Looking Ahead: More Hurdles for ObamaCare
By Ronald Bachman
Last week’s commentary, “ObamaCare Implementation Stumbles Along,” focused on the confirmed challenges in implementing the Affordable Care Act. Based on the already-checkered if brief past, the federal health law can expect even more implementation struggles moving forward.
Health insurance exchanges: 27 states declared they would not establish a state run health insurance exchange. These states have defaulted to federally facilitated exchange. Will the Department of Health and Human Services (HHS) be ready to implement these exchanges that are required to go live on October 1, 2013? There are serious doubts. In fact, Michael Cannon of the Cato Institute made a prediction earlier this week that an announcement will come this month:
Health exchange subsidies: The law seems to establish that individual subsidies are available only through state-based exchanges and not through federally facilitated exchanges. However, HHS has declared by fiat and the Treasury Department has pronounced that they will provide subsidies through both exchanges. Can this hold up in court or continue with subsequent administrations?
Individual subsidies: Individuals are eligible for subsidies if their employers of 50 or more employees don’t offer qualified insurance. With the one-year delay in reporting requirements, how will the Treasury know who qualifies in 2014 if they lack the information that businesses are supposed to provide? Will systems linking health insurance and tax records be ready and accurate? Will anyone trust the Internal Revenue Service to maintain privacy of health information?
Individual mandate: Citizens must pay the individual-mandate tax if they decline coverage offered by their employer. With the employer mandate delayed for one year, can the individual mandate be far behind? How will the Treasury Department verify these offers?
Definition of dependents: In a surprise HHS regulation, spouses do not have to be provided insurance under the law for an employer to meet the standards of insurance for “essentially all” employees and dependents. Many non-working spouses (or spouses working for small employers) could lose existing coverage and either become uninsured (and pay a penalty) or seek expensive individual coverage through an exchange.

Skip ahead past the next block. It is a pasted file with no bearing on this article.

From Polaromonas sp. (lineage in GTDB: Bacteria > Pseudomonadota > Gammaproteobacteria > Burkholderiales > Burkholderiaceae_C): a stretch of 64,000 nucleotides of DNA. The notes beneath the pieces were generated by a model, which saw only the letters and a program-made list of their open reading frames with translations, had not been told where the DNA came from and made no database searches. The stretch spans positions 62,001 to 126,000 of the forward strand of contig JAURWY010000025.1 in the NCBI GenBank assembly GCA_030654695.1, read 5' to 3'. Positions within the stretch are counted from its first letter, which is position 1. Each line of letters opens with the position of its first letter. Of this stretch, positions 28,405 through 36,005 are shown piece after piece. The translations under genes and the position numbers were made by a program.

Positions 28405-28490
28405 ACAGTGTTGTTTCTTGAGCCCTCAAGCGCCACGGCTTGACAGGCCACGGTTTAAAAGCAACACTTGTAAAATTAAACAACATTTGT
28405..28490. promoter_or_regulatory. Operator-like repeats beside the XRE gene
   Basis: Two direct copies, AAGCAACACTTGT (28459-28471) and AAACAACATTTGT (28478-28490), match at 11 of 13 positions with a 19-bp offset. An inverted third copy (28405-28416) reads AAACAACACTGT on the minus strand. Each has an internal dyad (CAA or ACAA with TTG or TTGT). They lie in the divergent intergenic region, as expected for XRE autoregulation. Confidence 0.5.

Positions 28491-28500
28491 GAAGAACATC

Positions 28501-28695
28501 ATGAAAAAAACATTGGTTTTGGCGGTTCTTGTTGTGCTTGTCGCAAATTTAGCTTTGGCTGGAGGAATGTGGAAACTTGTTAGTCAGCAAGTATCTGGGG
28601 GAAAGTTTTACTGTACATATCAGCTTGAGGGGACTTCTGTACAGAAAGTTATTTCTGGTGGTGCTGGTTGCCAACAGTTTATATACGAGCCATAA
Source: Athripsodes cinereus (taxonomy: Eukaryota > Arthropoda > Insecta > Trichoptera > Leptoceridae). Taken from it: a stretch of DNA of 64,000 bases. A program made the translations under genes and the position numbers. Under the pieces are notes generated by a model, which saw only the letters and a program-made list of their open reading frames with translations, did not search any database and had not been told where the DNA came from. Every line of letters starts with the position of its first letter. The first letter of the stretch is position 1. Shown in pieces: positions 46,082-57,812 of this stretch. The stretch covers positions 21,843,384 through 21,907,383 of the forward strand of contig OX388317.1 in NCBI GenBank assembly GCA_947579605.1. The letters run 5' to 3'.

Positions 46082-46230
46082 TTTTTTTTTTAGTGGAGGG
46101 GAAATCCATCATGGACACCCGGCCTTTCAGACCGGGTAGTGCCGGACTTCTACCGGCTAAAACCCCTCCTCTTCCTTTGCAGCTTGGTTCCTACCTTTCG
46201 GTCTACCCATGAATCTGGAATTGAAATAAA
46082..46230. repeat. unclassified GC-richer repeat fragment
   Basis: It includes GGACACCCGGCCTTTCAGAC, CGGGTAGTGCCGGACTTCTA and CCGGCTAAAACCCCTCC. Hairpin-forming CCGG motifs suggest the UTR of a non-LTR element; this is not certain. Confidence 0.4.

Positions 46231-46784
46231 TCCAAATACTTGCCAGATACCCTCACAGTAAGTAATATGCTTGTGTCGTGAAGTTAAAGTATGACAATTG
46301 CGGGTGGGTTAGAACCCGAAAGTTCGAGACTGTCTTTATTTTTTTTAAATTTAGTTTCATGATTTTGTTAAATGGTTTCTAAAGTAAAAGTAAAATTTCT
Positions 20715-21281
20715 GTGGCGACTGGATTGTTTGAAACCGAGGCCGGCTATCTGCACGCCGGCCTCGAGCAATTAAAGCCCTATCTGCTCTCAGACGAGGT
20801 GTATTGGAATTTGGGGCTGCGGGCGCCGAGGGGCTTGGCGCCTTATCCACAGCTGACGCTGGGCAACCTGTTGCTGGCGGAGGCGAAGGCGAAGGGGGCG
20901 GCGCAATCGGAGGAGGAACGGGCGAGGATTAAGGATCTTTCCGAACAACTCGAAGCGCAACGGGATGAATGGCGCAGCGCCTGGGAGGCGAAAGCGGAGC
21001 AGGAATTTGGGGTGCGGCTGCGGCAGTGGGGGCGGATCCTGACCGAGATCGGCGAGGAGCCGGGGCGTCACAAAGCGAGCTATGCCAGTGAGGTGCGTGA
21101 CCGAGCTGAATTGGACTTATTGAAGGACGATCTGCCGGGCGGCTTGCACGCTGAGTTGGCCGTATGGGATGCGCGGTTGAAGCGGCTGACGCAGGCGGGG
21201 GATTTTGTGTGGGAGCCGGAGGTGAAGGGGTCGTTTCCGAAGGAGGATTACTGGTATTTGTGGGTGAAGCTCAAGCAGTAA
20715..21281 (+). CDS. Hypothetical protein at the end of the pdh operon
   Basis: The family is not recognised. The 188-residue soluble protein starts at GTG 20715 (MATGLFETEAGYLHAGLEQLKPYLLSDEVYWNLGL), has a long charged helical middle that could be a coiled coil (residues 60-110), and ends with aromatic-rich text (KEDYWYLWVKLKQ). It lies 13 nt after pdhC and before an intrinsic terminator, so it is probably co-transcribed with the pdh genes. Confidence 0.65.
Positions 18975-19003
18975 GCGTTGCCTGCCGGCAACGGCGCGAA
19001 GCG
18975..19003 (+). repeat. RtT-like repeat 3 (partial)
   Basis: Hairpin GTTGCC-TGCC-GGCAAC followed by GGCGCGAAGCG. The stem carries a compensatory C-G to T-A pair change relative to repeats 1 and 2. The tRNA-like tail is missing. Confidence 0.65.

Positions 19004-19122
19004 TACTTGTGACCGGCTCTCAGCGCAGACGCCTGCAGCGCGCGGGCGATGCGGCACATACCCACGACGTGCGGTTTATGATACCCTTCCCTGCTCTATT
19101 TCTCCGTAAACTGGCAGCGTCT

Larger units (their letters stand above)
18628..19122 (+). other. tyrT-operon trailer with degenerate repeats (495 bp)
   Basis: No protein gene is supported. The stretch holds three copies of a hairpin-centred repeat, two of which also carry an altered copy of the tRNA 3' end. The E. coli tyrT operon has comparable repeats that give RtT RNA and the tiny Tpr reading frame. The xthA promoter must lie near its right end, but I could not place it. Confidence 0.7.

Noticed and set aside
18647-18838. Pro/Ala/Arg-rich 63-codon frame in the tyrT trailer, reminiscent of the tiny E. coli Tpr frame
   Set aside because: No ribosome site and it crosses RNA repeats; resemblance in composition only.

There are implementation struggles, funding questions and increasing costs. Already, Georgians see the unraveling of the exchange implementation deadline: State Insurance Commissioner Ralph Hudgens made an emergency request this week (July 29) to delay the startup of Georgia’s federally facilitated exchange. He sought a 30-day extension to review the health plan rates submitted by seven insurance companies wanting to participate, citing “massive rate increases” – up to 198 percent higher than existing individual plans in Georgia.
Just this week, the Congressional Budget Office announced that the law’s projected net cost to the federal government – aka the taxpayers – has increased. In May, CBO projected a cost of $1,363 billion over the 10-year period from 2014 to 2023. However, “As a result of the Administration’s announcement and recently issued final rules [no penalties on employers and no reporting requirements], the net cost is now estimated to be $1,375 billion – $12 billion more than previously estimated.”
It’s worth reiterating: Government failures usually result in more government solutions to fix the problems created. Many are already pointing political fingers of blame. As the saying goes, “Every system is perfectly designed for the outcomes achieved.” If the outcome was designed to be failure, the Affordable Care Act is well on its way to achieving that outcome. Perhaps it’s time to start worrying what “solution” government will propose then.
Ronald E. Bachman FSA, MAAA, is a Senior Fellow at the Georgia Public Policy Foundation, an independent think tank that proposes market-oriented approaches to public policy to improve the lives of Georgians. Nothing written here is to be construed as necessarily reflecting the views of the Foundation or as an attempt to aid or hinder the passage of any bill before the U.S. Congress or the Georgia Legislature.
© Georgia Public Policy Foundation (August 2, 2013). Permission to reprint in whole or in part is hereby granted, provided the author and his affiliations are cited.
The Foundation should take a lot of pride in your influence on Georgia governmental policy over the past several years. If you look back on several things that you were crying in the wilderness about several years ago, you will find that Governor Miller adopted them…your influence and your pressure on that process has been a major factor in governmental policy in Georgia. You should be congratulated.